Mr. Lang (Cal Macaninch) brought the horrors of war home ot the downstairs staff in a heartbreaking way, as this episode revealed that he just couldn't cope with being around all of the officers that now call Downton home. This ends any speculation I had that his presence would make a lasting impact on the prickly O'Brien, but who knows? Fellowes could pull a fast one on us. :) I loved how classy Robert (Hugh Bonneville) and Mr. Carson were about Lang's unsuitability for the job, not focusing on that but recognizing his emotional problems and need for healing. Thankfully "protocol" wasn't at the forefront of anyone's mind. Also, Mrs. Patmore (Lesley Nichol) -- good grief I love her, even though her advice to Daisy (Sophie McShera) is misguided. The woman is a gem and seeing her transfer her broken heart over her nephew's death to the newly enlisted William (Thomas Howes) just breaks my heart. The idea of kindly William in the trenches just KILLS me! Poor Daisy is, I'm afraid, in for a world of heart-ache if she doesn't summon the courage to be honest about her lack of feelings for William. THOSE POOR CRAZY KIDS!! Side note: Between Mrs. Patmore and Mrs. Hughes (Phyllis Logan) mothering William, the genuine family dynamic that develops belowstairs between THE NICE PEOPLE is on full display -- love it.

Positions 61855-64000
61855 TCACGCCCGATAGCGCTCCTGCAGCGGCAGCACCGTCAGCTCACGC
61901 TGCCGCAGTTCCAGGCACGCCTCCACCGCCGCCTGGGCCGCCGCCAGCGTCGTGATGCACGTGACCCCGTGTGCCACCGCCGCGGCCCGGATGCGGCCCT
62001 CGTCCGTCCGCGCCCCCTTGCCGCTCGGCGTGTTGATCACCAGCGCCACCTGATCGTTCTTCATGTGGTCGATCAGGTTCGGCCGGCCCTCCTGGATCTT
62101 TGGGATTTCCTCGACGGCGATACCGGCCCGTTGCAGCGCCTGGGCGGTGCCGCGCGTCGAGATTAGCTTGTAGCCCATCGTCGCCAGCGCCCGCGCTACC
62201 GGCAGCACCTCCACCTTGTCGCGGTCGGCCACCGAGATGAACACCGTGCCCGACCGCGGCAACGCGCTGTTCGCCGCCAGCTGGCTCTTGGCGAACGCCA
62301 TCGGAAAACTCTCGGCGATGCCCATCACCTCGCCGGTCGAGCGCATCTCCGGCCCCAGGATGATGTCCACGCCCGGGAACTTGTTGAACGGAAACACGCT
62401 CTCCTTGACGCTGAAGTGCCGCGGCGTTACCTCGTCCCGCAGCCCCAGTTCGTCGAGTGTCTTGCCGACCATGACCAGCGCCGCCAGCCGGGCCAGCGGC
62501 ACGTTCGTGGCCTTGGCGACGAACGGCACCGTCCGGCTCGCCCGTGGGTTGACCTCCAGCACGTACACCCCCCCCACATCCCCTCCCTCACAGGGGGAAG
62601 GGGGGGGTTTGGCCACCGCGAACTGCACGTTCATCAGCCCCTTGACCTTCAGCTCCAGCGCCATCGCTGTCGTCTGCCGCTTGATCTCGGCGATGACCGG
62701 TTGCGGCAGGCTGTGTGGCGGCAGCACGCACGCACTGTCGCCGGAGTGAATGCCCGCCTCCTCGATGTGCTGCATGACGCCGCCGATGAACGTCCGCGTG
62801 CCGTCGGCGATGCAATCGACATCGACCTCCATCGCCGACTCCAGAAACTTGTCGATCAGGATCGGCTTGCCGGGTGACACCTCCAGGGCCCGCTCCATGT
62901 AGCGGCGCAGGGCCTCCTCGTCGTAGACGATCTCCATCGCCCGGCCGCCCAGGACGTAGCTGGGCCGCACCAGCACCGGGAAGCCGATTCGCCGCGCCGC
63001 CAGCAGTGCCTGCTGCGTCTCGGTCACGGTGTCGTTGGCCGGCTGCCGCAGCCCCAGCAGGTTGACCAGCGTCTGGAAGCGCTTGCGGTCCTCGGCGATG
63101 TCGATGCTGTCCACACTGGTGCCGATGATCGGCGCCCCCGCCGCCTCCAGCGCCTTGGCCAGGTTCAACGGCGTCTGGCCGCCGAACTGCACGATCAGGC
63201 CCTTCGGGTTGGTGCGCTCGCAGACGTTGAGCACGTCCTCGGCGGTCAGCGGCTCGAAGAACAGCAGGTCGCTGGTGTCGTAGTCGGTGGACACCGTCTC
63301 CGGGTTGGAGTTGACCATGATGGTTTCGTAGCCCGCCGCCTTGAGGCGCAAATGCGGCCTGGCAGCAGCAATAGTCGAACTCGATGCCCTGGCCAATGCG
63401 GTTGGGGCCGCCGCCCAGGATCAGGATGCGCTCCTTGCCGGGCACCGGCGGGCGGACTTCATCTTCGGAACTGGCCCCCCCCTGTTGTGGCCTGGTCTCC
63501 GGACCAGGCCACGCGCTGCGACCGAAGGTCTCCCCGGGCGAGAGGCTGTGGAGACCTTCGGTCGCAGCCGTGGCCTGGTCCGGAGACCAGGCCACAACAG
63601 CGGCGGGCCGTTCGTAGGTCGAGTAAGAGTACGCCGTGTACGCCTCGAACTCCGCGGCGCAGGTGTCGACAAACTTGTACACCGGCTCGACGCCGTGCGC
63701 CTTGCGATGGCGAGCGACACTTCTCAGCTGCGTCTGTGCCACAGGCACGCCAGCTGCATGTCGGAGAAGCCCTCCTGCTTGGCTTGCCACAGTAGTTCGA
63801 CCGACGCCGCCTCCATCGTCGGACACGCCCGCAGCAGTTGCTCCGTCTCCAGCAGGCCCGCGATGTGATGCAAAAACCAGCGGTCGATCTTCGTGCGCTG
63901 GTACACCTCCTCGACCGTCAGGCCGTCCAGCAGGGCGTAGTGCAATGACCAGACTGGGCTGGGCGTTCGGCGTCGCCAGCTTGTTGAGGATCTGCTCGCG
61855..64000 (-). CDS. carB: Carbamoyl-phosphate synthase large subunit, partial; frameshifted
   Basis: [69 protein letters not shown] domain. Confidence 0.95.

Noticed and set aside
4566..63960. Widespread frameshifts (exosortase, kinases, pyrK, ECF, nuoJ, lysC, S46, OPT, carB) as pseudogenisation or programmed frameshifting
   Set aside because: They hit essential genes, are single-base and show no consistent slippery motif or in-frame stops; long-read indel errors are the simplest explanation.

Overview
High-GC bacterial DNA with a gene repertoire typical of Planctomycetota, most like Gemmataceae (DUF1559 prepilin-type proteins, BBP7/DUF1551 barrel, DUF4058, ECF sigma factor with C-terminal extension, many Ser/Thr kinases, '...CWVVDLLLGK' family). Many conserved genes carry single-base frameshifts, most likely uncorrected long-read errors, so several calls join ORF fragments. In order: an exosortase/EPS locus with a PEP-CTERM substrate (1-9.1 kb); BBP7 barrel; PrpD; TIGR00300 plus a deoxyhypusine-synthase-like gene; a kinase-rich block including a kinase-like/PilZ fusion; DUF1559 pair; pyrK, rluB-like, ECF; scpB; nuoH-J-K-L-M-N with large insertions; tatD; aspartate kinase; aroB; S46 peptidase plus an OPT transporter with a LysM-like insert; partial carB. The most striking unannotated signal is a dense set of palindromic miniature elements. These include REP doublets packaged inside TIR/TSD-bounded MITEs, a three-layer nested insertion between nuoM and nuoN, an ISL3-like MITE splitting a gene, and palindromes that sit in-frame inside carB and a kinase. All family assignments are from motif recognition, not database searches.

Looking forward, I expect a royal catfight to erupt between Isobel and Cora at any moment. And new housemaid Ethel (Amy Nuttall) is in for a world of hurt if she doesn't watch herself around the officers! Also, something is up with Robert and Cora's relationship...something is "off" and I'm anxious for the reveal! The unspoken pull between Mary and Matthew is just tearing me to pieces as well -- Mary is proving to be a far stronger, and far classier, person in many respects than I ever gave her credit for. And this is RIDICULOUS...this episode was an hour, half the lenght of last week's installment and this post is nearly as long as last week's. CRAZINESS. But that's how much I love this show. :) I'd love to hear your thoughts on how the story is progressing -- please remember to keep the comments as spoiler-free as possible if you've seen all of Series 2!
- Read my review of Series 2, Part 1
- Visit my Downton Abbey board on Pinterest (feel free to suggest images for me to "pin"!)
- For a limited time, watch this episode online at PBS
- Pre-order the Season 2 DVD (releases February 7th)
- Read Laurel Ann's recap & review of this episode at Austenprose
- Read Tasha's recap of this episode at Edwardian Promenade